A POPULAR musician has joined thousands of campaigners hoping to save a much-loved city music venue from demolition.
Frank Turner is urging his followers to sign a petition to safeguard the White Rabbit in Bretonside, which he describes as the “lifeblood” of Plymouth’s live music scene.
The adjoining coach station is set to be knocked down and replaced with a £42million cinema and restaurant complex as part of plans to transform the city centre.
The online petition, addressed to council leader Tudor Evans, had attracted more than 2,500 signatures.
Daniel James, owner of the White Rabbit, said that the first he knew of the proposal was when he read The Herald.
“I have been there for 10 years and the White Rabbit was a labour of love in response to peoples disappointment with the local music scene.
“A lot of time I’ve been living on the breadline.”
Cllr Mark Lowry, the city’s Cabinet member for finance, said the council had been in touch with all the tenants affected by the development.
“They are on short-term leases with a development clause.
“But we’ll be making sure we give them all the support necessary and will work with them to find suitable alternative premises.”
Daniel said he had not heard from the council, but thought that could be due to the fact that his working day starts at 5pm.
He said: “I’m not opposed to the development.
“I’d be ecstatic if they could find me another suitable venue of that size in town, not too far from the university campus, that isn’t going to affect residential premises.”
He said he needed to know soon what was going to happen because “it has already spooked a lot of my promoters”.
Frank Turner told The Herald: “I’ve played the White Rabbit a bunch of times on my travels – it’s the staple underground venue in the city of Plymouth, a fact confirmed by people I know in town. The shows I’ve had there have always been great – a good atmosphere, well run, a good crowd, the right intentions. Small venues are crucial to keeping underground and independent music scenes thriving, they are the lifeblood of any scene and a training ground for many, many bands who go on to bigger things – be it Radiohead, Biffy Clyro, or even me. It deserves the support of the live music community and the people of Plymouth.”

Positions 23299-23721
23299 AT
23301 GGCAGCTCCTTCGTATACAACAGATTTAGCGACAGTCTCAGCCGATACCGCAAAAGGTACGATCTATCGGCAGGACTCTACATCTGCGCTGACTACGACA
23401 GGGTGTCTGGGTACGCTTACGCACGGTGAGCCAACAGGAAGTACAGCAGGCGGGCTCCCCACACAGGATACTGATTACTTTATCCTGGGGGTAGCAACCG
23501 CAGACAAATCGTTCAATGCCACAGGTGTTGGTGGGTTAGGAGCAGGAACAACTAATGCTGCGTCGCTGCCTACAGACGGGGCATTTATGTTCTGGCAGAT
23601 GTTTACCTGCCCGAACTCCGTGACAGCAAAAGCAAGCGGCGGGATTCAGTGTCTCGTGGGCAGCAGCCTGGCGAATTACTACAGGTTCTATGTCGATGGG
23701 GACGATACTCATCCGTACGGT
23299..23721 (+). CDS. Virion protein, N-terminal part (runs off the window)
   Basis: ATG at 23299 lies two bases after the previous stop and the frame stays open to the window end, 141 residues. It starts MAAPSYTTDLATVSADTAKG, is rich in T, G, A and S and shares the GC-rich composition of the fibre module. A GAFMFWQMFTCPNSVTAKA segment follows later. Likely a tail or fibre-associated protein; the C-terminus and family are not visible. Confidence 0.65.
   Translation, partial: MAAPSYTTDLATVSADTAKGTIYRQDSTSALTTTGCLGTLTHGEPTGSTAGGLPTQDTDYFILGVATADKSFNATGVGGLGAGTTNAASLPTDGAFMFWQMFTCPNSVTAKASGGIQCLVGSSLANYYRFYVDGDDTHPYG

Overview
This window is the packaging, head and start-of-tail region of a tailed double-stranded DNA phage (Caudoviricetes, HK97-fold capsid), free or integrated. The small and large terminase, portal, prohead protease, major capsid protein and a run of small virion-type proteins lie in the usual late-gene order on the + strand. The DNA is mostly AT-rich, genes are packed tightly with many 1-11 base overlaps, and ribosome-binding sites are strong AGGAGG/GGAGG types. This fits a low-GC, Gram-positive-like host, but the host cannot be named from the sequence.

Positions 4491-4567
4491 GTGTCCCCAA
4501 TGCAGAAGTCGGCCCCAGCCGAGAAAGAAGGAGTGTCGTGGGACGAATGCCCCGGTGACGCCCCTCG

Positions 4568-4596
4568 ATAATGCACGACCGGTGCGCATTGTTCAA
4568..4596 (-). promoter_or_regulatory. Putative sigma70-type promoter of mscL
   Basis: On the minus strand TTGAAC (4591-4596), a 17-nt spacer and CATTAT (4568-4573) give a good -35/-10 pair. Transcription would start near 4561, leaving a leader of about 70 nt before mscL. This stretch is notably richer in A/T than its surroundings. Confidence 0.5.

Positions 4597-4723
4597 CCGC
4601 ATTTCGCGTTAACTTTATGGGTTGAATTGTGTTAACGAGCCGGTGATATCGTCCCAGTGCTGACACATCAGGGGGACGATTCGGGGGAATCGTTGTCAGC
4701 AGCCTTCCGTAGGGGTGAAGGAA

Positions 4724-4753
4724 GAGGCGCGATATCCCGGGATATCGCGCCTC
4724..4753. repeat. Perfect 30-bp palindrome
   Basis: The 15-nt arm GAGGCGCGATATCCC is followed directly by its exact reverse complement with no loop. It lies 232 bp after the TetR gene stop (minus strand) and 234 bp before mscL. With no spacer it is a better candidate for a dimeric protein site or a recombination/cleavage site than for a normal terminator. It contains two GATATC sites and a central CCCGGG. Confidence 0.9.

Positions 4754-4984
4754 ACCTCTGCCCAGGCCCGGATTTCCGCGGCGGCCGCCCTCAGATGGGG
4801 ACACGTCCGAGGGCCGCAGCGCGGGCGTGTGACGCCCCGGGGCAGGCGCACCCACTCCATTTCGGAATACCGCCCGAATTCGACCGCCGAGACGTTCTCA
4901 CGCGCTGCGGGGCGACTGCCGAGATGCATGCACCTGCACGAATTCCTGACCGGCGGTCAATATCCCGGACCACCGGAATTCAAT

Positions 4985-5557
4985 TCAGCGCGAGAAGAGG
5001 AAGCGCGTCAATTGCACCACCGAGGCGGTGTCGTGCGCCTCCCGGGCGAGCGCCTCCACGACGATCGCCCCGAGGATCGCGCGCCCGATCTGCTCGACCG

Louise Ellar, aged 24, who created the petition, said: “The White Rabbit is a very important place for music enthusiasts, not only in Plymouth but also its surrounding areas. It’s a place for everyone to come together and support their favourite bands and make new friends. The intimacy of the venue allows people to do this very well. Its uniqueness is loved by many, and not just by the fans. Many bands that have played here have commented on what a special venue it is, and how they can’t wait to come back on a future tour.”
She added: “It may just be another building to some, but to so many it is a second home, a place where they can have the best time and forget everything in their daily lives. Without The White Rabbit, we wouldn’t be able to enjoy watching our favourite bands play locally.”
Music fan Matt Venner, aged 26, said: “When I first found out about the plans I was deeply upset by it. White Rabbit is not just a place to see bands play, it’s also a place where people with similar tastes in music and bands are be able to meet and have a laugh with each other. I have met some wonderful people and bands at the White Rabbit If the plans were to go ahead it would cause so much hurt for the music scene.”
Sean Pye, aged 17, from Torquay, added: “If White Rabbit goes, Devon’s music scene will slowly die out. But Rabbit will not go without a fight.”
Find the petition by clicking here.